Quality Corp Loses Leader While Facing Challenges
October 29, 2010 -- With the imminent departure of Nancy Clarke who’s led the Oregon Health Care Quality Corporation for the past five years, daunting challenges await her successor who’s expected to be named in mid-November.
“I’m bowing out completely and taking a break from healthcare; it’s time to turn it over to someone else who can take it to the next stage.” said Clarke, who intends to pursue her love of jazz music and to travel.
As the state’s leading organization to improve the quality of healthcare by bringing together physicians, hospitals, insurers, policymakers and consumers, the Quality Corp has played a dominant role. Its website, PartnerforQualityCare.org, is the essence of transparency, shedding a light on how well clinicians and hospitals are doing.
“We know our work has changed the practice behavior,” said Clarke, who’s been focused on encouraging partnerships within the healthcare system, demonstrating that “we can have a very trusted process to measure quality,” calling that her most important accomplishment. “We help patients know what to ask for and hold the physicians and nurses accountable for what’s more likely to happen.”
Currently 11 health insurers participate, along with 130 medical groups representing more than 300 clinics around the state. “We truly are a multi-stake holder organization, and brought a real product to the Quality Corp,” Clarke added. “We don’t just talk but have gotten something done.”
When it comes to gathering information about quality, Clarke works with physicians on how to use information to drive change, allowing them to “see behind the curtain and look at the data that the scores are based on.” This isn’t true in other places around the country, she said. “We know that our work has changed the practice behavior. We make a unique contribution and don’t just send scores out from some headquarters in the sky.”
Heading into the future, a huge challenge awaits the Quality Corp – its sustainability. “In the last few years we created a product and demonstrated its usefulness,” Clarke said. “Now how can we demonstrate that value so it’s financed over the long term? The question is -- how we can make this relevant and useful to medical groups, purchasers and hospitals and put us on a sustainable financial footing? It’s not all about just quality, but quality and efficiency, and we have the data.”
The Quality Corp derives 1/3rd of its budget from the Robert Wood Johnson Foundation. Starting next May, those funds will lead to a three-pronged effort – examining low back pain, congestive heart failure (CHF) and chronic obstructive pulmonary disease (COPD).
“A lot of people want to work together on these because it’s an opportunity for cost reduction and improving care,” Clarke said.
Oregon has extremely high rates of back surgery based on Dartmouth Atlas data, with the Hospital Service Areas (HSAs) for the four largest metropolitan areas – Portland, Eugene, Salem and Bend – among the top seven out of 3,437 HSAs in the country, according to Clarke.
Oregon’s outpatient rate for people who’ve had an MRI – without trying recommended treatments such as physical therapy – is 36.2 percent compared to a national average of 32.7 percent. Cost is a huge factor. In 1998, the direct healthcare costs attributable to low back pain were estimated at $26.3 billion in the U.S. Indirect costs related to days lost from work are also substantial with approximately 2 percent of the work force compensated for back injuries each year.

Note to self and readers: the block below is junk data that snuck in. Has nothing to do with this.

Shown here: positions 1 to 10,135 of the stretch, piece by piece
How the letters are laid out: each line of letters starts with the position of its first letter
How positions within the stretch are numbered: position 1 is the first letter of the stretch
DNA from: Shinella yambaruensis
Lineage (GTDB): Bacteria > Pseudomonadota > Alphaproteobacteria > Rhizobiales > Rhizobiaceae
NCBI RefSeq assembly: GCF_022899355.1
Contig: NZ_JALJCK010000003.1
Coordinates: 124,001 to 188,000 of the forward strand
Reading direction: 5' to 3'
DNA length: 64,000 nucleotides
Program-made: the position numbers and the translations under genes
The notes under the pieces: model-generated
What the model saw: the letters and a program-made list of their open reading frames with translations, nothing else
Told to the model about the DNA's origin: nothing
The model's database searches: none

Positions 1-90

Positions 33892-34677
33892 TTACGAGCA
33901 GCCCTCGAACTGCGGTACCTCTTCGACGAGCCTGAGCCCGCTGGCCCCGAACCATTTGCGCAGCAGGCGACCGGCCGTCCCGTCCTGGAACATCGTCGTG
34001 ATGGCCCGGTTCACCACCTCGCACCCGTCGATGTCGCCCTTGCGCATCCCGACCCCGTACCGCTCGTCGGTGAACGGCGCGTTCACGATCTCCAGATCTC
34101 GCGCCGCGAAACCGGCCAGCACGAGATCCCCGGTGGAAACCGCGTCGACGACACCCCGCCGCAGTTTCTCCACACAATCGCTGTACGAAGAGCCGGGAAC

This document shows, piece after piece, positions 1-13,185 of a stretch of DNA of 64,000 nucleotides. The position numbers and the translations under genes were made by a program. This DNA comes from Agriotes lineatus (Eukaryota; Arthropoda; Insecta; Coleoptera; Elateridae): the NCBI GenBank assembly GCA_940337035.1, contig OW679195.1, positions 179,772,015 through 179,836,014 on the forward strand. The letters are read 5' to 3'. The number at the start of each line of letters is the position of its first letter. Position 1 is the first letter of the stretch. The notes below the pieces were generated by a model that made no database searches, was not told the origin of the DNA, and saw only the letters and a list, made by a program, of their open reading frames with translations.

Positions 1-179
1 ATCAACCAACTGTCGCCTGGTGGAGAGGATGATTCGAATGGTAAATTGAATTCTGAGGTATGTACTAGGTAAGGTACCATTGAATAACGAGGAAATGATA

A large proportion of adult Oregonians could be impacted by better management of
acute low back pain, Clarke said, citing a report in the Annals of Internal Medicine by Dr. Roger Chou which showed that low back pain was the fifth most common reason for all physician visits in this country. “We need to align the benefit design and the payment so that patients get early intervention that doesn’t proceed to chronic back pain.”
In Oregon, a major cost of CHF and COPD is a result of hospital readmissions, which range from 19.9 to 27.2 percent compared to a national average of 24.5 percent. Additionally, Oregon is listed as worse than average for complete instructions given at discharge for heart failure patients, with a 2007 rate of 67.1 percent compared to the national average of 76.8 percent, suggesting steps can be implemented to reduce readmits.
Conversely, CHF and COPD are chronic conditions that primarily affect adults 65 years
and older. For example, in 2006, 91 percent of heart failure hospitalizations in Oregon occurred among people over the age of 55 years.
The prevalence of CHF and COPD in Oregon is consistent with U.S. rates but results in more deaths than the U.S. average. The 2009 AHRQ State Snapshots lists Oregon (41.4 percent) as worse than the all-state average (32.3 percent) for in-hospital congestive heart failure deaths. Better management of these conditions and reductions in readmissions may decrease the hospital death rates, Clarke said.
There are 18 hospitals in Oregon participating in the RWJ hospital quality network (HON). Each hospital is participating in one or more of the three HON collaborative topic areas – increasing emergency department throughput; reducing readmissions and improving language services.
For More Information
To learn more about the work of the Oregon Health Care Quality Corporation, visit http://q-corp.org/